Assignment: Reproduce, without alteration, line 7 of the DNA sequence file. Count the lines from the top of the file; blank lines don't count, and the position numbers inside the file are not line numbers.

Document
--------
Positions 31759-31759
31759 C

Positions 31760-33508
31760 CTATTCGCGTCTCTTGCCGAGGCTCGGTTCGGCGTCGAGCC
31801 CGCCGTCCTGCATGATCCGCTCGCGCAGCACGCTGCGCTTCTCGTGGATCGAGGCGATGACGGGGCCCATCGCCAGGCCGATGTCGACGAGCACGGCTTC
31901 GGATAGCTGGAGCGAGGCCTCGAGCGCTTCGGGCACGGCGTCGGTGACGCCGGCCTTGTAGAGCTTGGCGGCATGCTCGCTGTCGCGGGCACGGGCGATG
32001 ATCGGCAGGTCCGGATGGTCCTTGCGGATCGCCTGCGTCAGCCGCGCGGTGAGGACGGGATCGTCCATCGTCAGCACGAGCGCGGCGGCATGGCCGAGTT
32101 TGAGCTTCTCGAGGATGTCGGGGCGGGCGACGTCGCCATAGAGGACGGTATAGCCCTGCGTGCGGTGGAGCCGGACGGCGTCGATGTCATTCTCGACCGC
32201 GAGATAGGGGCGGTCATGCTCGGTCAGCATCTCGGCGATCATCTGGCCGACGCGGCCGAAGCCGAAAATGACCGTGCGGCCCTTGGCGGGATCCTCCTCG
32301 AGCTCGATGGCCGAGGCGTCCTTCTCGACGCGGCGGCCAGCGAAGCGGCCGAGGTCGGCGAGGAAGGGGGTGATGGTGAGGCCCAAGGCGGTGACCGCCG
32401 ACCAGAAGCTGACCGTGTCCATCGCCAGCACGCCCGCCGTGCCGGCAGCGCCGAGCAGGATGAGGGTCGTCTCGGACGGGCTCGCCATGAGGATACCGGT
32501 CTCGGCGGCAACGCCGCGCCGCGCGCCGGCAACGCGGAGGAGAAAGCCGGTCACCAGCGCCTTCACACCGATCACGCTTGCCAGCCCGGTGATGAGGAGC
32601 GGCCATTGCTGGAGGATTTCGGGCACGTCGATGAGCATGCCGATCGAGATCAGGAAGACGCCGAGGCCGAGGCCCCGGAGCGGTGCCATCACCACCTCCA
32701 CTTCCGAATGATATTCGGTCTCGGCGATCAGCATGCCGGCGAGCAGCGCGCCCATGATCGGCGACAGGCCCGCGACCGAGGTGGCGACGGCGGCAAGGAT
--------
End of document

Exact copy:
32001 ATCGGCAGGTCCGGATGGTCCTTGCGGATCGCCTGCGTCAGCCGCGCGGTGAGGACGGGATCGTCCATCGTCAGCACGAGCGCGGCGGCATGGCCGAGTT